Environment activist and Founder of the Health of Mother Earth Foundation (HOMEF), Nnimmo Bassey disagrees with the Nigerian Vice president Yemi Osinbajo on the latter’s argument that western countries are being hypocritical with their demand on Africa to draw back on fossil fuel and mitigate the global climate change situation.
The Nigeria’s vice-president had in an online article published in ‘The Economist’ on May 5, 2022, argued that the West is hypocritical with its rich countries’ climate policies that tend to put enormous and unrealistic pressure on African countries. VP Osinbajo went further to say that Africa needs more energy and that West ”cannot demand more stringent actions than they will commit to themselves.”
But in a terse response to the Vice President’s position which he expressed in an exchange with Prime Business Africa, a multimedia newspaper, Mr Bassey, a renowned Environment activist said Osinbajo’s campaign could be likened to a ”struggle to keep the fossil addiction.” He warned that the shift from fossil fuels is inevitable whether African countries are ready or not.
There was a recent flood in Durban, South Africa that saw over 400 perish; the cyclone Idai in Mozambique that killed well over 1000 in 2019 and destroyed infrastructure worth over $2 billion; as well as the 2012 Nigerian floods that killed 363.
”Yes, the West is hypocritical, but VP Osinbajo’s article (in The Economist) doesn’t consider the Climate horrors Africa is unprepared for,” the Environment activist told Prime Business Africa on Saturday.
VP Osinbajo’s position on Africa’s enormous need for more energy presupposes that the West must show understanding for continued oil exploration and exploitation in large scale amid climate change concerns . But Nnimmo Bassey, the Time magazine’s 2009 Hero of the Environment, author and poet who chaired Friends of the Earth International from 2008 to 2012, told Prime Business Africa that VP Osinbajo’s Nigeria in particular has had nothing to show for its 64 years of oil exploration in commercial quantities.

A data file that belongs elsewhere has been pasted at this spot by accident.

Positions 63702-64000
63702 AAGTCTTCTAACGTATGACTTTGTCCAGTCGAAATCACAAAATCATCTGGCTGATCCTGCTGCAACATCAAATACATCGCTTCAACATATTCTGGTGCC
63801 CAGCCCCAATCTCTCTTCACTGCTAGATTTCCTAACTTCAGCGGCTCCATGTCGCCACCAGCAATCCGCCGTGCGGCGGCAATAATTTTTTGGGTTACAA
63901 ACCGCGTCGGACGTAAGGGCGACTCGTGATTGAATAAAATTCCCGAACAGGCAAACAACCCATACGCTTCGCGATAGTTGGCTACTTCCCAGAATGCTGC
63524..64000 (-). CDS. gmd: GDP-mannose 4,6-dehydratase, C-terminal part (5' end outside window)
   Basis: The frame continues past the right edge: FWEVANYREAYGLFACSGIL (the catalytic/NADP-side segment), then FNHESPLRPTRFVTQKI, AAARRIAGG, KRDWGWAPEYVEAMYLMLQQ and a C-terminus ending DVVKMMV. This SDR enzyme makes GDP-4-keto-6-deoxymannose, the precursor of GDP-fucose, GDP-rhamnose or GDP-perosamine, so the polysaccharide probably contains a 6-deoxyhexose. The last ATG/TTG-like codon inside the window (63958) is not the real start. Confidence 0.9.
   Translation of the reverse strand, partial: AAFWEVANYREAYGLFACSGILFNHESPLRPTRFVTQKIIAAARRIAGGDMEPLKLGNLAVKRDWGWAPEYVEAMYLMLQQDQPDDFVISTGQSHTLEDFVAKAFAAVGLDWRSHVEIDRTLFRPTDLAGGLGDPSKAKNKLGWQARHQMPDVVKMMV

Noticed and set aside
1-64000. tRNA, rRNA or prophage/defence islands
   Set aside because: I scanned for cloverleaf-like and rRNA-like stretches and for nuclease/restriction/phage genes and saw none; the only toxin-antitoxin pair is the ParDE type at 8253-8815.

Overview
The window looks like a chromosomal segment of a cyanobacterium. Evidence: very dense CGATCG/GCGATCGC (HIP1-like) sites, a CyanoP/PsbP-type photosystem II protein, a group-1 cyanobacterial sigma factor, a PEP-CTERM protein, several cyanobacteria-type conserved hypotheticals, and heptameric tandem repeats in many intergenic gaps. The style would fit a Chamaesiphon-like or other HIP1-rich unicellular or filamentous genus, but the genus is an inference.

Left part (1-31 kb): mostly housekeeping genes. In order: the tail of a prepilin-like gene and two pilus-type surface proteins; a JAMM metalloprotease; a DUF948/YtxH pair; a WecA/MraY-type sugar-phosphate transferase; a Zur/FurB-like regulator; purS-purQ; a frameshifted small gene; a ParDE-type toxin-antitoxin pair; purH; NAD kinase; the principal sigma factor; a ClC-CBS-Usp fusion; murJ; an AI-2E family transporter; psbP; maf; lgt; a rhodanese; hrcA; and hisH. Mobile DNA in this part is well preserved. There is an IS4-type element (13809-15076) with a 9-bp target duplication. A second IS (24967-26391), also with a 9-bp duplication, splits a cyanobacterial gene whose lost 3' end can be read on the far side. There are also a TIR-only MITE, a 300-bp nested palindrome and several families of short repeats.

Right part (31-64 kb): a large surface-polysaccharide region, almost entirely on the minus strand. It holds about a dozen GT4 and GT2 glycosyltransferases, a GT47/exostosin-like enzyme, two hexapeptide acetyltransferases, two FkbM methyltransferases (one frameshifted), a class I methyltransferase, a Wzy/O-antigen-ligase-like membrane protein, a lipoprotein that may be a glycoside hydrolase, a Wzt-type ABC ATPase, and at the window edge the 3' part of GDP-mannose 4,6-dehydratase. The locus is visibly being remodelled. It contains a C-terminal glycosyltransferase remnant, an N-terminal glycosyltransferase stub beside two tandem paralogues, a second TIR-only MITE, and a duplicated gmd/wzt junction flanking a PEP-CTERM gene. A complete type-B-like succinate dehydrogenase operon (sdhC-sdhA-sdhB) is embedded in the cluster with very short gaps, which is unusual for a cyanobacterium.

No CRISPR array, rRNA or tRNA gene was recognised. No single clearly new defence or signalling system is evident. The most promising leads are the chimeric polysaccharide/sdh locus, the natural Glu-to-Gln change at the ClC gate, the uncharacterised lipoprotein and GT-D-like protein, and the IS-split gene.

Osinbajo, Nigeria’s current Vice President, is in the crowded political race to succeed his principal, President Muhammadu Buhari in 2023.
Nigeria remains in dire straits regarding all indicators in spite of of billions of US dollars made from commercial mining of crude oil in commercial volumes in the past 64 years. Bassey buttressed the fact that the African giant and the rest of the continent had also failed to institute any climate change mitigation or adaptation measures in the period under review.
In Nnimmo Bassey’s opinion, Africa should rather demand a recognition of a climate debt accumulated by years of massive carbon pollution, considering that the continent has not contributed up to 3% of the greenhouse gases in the atmosphere. According to him, the key demand should be a repudiation of voluntary emissions reduction as encapsulated in the Paris Agreement and a return to the pathways captured in the Kyoto Protocol.
”That Protocol required polluting nations to cut emissions at scientifically determined levels and in full cognizance of the justice principle of ‘common but differentiated responsibilities’ and capacities.” Key demands at multilateral spaces, Bassey advised should include payment of a climate debt computed in terms of damage already suffered, projected losses and damage, plus resources needed for the transition.
He explained that as legitimate as the argument is that West is hypocritical, ”we cannot overlook the reality that we are the worst hit in terms of climate impacts.”
He argued that industrialized countries like France which have decided to halt extraction of fossil fuels in their countries should be barred from extracting such fuels in other countries. ”To allow them to stop extracting at home, but extract in Africa and elsewhere is the hallmark of the hypocrisy we should be talking about,” Bassey told Prime Business Africa, just as he stressed that Total (of France) remains the key driver of the exploitation of crude oil in Uganda.
He further warned that the war in Ukraine portends big harms for Africa, its environment and the climate because the cutting off of Russian gas is giving impetus to the otherwise moribund proposed extension of the West African Gas Pipeline to Europe through Morocco. ”It may also give impetus to the drilling of oil in Okavango, Namibia/Botswana, in disregard of the negative impacts on the local communities, not mentioning that the region is a biodiversity hotspot,” Bassey alarmed.